The more time fathers spend with their chil­dren on a typ­ical day, the greater job sat­is­fac­tion and less con­flict between work and family they expe­ri­ence, according to a new study by North­eastern Uni­ver­sity researchers.

They found that com­pa­nies also stand to ben­efit from these pos­i­tive work-​​related out­comes for involved fathers—the more time dads spend with their chil­dren, the more likely they are to expe­ri­ence work-​​family enrich­ment and the less likely they are to think about quit­ting their jobs.

The research was pub­lished in Feb­ruary in the journal Academy of Man­age­ment Per­spec­tives in a paper co-​​authored by asso­ciate pro­fessor Jamie Ladge and assis­tant pro­fessor Marla Baskerville Watkins in the D’Amore-McKim School of Busi­ness. Pro­fes­sors at the Boston Col­lege Center for Work and Family and the Uni­ver­sity of Mass­a­chu­setts Lowell also co-​​authored the paper.

One of the big take­aways here is that there’s a real ben­efit to being an involved father,” Ladge said. “By doing so, they’ll be hap­pier and more sat­is­fied in their work­place, which leads to pos­i­tive out­comes for their organizations.”

The researchers con­ducted two studies, the first being a qual­i­ta­tive study in which they asked 31 fathers with young chil­dren to answer a series of ques­tions about their careers and feel­ings on father­hood. The results of the qual­i­ta­tive study revealed that while fathers con­sider them­selves as less tra­di­tional, involved fathers, in reality they enact very tra­di­tional values due to both orga­ni­za­tional con­straints and as well as deeply entrenched gender and work norms.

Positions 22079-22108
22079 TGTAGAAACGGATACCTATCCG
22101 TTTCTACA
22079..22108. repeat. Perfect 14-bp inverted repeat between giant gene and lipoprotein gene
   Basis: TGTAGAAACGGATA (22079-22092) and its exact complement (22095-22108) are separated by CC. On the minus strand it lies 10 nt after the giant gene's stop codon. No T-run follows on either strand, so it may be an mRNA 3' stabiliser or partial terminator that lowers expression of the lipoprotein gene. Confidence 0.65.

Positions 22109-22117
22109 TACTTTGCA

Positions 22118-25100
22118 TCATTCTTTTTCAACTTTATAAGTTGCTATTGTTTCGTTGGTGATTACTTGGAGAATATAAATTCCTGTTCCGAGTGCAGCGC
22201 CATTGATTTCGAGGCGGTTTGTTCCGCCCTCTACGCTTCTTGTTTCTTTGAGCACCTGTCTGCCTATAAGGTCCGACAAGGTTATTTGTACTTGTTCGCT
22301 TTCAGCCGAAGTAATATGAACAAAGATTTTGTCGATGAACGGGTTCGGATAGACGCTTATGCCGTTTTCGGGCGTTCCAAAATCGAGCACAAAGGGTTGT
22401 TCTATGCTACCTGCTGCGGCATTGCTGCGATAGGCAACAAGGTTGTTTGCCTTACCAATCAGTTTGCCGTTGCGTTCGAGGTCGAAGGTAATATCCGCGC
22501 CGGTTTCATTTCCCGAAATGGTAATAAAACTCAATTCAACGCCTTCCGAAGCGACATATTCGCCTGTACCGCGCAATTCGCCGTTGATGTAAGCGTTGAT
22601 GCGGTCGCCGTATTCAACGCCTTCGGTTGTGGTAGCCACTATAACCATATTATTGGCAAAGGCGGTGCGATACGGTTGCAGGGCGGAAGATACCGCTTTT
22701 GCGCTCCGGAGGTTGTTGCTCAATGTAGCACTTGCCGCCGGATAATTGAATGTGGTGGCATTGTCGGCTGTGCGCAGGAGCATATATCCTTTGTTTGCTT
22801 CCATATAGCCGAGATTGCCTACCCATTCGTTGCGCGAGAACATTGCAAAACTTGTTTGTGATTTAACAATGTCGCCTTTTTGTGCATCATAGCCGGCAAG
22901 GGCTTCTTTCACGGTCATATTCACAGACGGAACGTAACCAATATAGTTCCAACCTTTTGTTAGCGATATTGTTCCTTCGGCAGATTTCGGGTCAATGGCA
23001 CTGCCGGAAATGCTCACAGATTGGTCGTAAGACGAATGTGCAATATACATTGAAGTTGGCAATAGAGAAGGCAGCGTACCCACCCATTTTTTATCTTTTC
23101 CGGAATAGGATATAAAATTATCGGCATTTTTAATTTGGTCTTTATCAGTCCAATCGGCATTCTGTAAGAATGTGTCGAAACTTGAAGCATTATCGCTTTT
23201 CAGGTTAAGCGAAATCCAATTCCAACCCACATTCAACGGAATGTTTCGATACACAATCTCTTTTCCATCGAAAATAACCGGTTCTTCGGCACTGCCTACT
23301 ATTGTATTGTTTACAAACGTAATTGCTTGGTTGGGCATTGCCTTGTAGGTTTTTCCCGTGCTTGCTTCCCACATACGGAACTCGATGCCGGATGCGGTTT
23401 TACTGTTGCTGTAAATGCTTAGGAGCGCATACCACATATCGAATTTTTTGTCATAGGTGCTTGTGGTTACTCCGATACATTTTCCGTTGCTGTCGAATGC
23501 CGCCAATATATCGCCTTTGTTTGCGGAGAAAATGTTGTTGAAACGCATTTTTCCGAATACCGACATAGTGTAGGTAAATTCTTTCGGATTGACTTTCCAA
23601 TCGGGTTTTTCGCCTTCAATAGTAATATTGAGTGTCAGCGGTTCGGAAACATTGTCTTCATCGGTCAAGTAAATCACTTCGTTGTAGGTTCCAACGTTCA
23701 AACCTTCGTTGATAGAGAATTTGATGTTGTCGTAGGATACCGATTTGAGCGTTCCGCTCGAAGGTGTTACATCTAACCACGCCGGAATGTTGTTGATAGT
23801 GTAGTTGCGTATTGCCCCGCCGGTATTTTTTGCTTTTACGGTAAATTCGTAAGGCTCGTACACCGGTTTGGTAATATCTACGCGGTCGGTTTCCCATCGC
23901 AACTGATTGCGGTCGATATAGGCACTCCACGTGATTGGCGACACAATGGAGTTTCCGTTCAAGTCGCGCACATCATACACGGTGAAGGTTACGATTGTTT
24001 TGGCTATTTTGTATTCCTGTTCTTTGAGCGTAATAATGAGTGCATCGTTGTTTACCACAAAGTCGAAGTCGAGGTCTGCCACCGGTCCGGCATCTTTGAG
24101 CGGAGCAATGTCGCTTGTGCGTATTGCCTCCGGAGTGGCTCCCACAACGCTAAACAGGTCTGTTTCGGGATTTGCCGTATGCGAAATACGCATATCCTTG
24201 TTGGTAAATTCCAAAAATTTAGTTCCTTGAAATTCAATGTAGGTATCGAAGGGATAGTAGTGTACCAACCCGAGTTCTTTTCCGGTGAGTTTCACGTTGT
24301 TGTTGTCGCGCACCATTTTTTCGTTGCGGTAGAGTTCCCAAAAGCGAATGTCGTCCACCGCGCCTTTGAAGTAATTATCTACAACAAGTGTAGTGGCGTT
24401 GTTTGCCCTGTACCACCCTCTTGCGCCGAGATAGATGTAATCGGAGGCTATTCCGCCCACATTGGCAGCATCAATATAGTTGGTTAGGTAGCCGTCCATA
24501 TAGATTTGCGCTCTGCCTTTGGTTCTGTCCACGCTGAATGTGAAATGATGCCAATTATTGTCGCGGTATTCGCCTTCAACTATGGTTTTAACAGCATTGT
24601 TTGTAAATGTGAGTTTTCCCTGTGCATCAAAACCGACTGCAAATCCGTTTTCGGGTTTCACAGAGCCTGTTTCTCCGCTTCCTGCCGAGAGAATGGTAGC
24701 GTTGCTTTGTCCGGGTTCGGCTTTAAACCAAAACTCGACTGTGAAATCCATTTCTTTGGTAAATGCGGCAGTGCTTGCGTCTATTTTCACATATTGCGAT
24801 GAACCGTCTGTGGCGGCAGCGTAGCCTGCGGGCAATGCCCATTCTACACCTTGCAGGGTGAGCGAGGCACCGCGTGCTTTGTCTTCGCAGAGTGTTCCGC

Then they con­ducted a quan­ti­ta­tive study, in which they sur­veyed nearly 1,000 fathers who were all mar­ried and working full time at four For­tune 500 companies.

The larger study fur­ther exam­ined the fathering views expressed by par­tic­i­pants in the first study, but it also sought to under­stand the impact of involved fathering on work-​​related outcomes.

Another notable finding was that more involved fathers were found to have a weak­ened career iden­tity, sug­gesting that they may view their careers as less salient when they have father­hood respon­si­bil­i­ties. How­ever, the researchers found that strong sup­port from dads’ man­agers within their com­pa­nies can mit­i­gate the neg­a­tive rela­tion­ship between involved fathering and career identity.

This may offer some of the best evi­dence that the ‘orga­ni­za­tion man’ is a con­cept of the past and that men’s involve­ment in par­enting can diminish out­dated gen­dered norms and ideal worker expec­ta­tions,” they wrote.

In con­clu­sion, the researchers sug­gested that orga­ni­za­tions rec­og­nize and appre­ciate that fathers should not be held to ideals that are based on these out­dated gender norms and expec­ta­tions, adding that many of today’s fathers want to be more than the tra­di­tional “orga­ni­za­tion men.” They noted that dads should strive to find a happy medium between doing mean­ingful work and living mean­ingful lives as they tran­si­tion toward a broader def­i­n­i­tion of father­hood that embraces work and family.